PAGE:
Houzz is the new way to design your home.
Flavorosa plum © Dave Wilson Nursery
What Houzz contributors are saying:
Marianne Lipanovich added this to How to Grow Your Own Juicy Plums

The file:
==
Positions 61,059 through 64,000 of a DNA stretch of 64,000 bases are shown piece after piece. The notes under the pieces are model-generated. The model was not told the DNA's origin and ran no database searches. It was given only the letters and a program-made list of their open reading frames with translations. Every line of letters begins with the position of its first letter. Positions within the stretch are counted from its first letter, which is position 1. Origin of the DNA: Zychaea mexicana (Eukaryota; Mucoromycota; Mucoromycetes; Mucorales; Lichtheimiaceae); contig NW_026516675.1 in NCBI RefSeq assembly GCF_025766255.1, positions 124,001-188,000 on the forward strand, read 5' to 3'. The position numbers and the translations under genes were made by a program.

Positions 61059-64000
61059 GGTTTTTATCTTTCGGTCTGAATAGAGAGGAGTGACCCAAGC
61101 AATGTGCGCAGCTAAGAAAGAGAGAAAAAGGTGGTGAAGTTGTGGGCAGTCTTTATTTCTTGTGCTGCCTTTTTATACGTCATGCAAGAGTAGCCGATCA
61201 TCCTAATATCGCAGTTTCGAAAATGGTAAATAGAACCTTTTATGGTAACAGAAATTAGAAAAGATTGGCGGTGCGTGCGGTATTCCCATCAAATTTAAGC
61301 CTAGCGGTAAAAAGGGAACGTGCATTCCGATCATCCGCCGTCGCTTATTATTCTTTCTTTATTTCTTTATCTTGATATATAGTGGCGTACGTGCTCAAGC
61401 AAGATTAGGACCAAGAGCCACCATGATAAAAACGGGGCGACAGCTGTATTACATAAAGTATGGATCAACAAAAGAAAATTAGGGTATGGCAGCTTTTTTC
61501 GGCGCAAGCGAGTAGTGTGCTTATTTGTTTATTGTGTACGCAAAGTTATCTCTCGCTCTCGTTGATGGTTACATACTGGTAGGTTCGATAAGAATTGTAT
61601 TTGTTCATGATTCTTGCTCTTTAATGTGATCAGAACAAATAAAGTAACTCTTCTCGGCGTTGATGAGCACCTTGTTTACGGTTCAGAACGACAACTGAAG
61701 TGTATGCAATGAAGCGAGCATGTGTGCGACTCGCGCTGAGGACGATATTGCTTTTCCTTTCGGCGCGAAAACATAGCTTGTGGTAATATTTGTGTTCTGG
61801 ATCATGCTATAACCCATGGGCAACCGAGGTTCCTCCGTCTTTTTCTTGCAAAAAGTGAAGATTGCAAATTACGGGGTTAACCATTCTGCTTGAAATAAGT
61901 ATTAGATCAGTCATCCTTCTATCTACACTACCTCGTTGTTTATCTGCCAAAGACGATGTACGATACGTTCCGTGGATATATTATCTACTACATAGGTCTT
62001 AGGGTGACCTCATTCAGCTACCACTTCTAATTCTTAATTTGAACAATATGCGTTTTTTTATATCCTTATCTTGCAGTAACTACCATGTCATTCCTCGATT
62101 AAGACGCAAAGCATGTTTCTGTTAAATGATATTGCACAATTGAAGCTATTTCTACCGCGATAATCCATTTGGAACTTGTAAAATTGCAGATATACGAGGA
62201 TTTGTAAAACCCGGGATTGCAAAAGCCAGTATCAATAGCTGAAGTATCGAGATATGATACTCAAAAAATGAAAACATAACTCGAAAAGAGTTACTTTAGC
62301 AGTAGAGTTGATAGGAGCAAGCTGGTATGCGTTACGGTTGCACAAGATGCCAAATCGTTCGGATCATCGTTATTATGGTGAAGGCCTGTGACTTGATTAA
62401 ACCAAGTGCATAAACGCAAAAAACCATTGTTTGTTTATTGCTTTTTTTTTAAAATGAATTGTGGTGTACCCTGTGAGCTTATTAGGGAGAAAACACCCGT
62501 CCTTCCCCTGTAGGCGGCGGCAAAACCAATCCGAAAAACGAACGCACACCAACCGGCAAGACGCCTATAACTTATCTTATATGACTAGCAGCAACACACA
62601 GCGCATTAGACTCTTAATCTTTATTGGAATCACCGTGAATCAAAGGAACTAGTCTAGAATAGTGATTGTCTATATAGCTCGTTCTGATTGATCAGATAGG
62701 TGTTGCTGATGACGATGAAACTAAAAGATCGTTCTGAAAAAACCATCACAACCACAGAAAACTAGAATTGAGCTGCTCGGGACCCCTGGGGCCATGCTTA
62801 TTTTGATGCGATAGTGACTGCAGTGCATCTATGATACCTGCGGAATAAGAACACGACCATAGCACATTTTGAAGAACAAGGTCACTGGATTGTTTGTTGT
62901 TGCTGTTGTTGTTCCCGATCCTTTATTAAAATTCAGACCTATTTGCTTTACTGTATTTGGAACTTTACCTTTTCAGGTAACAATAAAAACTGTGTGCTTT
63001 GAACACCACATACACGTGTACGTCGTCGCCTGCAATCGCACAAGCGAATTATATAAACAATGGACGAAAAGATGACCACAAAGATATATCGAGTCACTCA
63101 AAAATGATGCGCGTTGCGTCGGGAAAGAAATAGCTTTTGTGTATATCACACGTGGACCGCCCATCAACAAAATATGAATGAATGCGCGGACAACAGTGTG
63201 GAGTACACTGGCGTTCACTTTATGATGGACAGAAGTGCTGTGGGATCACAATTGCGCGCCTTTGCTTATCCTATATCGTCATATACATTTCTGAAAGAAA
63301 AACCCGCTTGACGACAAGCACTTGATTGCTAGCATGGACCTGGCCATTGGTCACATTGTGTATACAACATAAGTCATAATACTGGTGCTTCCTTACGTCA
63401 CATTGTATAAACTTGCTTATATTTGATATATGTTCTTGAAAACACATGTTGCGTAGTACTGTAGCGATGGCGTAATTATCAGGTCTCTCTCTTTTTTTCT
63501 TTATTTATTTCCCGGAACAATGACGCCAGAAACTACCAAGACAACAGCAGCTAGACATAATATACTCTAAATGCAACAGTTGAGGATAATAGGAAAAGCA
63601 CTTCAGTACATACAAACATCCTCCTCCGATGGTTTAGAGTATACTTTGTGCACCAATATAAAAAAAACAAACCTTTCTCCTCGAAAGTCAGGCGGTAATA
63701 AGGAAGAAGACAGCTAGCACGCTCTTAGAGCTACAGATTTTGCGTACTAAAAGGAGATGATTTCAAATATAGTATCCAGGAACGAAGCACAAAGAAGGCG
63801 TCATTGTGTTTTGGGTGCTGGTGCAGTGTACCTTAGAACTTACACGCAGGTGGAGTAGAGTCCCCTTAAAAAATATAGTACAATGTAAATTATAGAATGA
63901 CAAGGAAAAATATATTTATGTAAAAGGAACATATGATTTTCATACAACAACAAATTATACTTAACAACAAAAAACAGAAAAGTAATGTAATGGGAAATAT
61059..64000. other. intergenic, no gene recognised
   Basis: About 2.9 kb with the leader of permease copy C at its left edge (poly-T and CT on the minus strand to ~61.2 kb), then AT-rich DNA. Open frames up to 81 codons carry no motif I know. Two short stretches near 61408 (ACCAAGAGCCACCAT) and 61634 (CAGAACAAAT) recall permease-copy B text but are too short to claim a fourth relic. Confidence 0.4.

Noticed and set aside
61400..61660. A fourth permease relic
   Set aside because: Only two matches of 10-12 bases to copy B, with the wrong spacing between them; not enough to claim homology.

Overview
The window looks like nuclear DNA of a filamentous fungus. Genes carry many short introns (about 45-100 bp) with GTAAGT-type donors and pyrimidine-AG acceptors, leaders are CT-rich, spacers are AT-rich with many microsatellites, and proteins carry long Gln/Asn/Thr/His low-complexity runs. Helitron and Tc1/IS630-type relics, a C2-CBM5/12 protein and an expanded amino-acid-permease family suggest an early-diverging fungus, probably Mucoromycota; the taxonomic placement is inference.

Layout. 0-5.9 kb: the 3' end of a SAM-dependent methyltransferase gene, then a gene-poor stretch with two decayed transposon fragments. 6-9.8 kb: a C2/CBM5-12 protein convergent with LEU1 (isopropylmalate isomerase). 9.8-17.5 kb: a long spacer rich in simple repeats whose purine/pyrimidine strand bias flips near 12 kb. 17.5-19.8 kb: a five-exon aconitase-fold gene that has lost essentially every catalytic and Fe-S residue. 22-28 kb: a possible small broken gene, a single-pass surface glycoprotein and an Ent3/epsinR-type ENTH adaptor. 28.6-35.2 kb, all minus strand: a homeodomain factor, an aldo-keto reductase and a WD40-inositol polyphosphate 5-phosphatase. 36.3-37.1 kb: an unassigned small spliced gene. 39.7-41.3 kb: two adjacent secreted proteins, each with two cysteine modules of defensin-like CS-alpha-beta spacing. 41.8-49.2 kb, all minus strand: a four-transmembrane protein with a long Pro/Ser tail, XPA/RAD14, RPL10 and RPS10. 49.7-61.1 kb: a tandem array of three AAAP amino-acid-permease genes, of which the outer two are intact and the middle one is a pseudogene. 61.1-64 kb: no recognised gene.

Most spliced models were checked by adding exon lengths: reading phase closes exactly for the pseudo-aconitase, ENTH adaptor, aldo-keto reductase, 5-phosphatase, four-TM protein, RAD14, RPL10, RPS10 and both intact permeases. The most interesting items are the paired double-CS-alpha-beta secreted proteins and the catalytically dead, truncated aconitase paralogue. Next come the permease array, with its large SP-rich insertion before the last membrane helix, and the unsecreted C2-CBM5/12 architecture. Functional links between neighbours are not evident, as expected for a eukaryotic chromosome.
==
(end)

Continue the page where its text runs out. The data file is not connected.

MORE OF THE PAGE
Harvest: Perfectly ripe plums are the ideal. Ripe plums are slightly soft, with a skin that has completely turned its final color (a challenge to determine on green plums, admittedly). Twist slightly to remove the fruit; if it doesn’t come off with no problem, leave it for a day or so. You can pick Japanese plums and those really late-ripening varieties when they’re still slightly firm and allow them to ripen off the tree. If you’re not quite sure of ripeness, this will prevent them from becoming overripe and lessen fallen fruit. Once ripe, Japanese plums don’t do well if left on the tree. European plums, on the other hand, do need to ripen completely on the tree, but they will be fine if left in place for a longer period of time after ripening.How to grow other fruit trees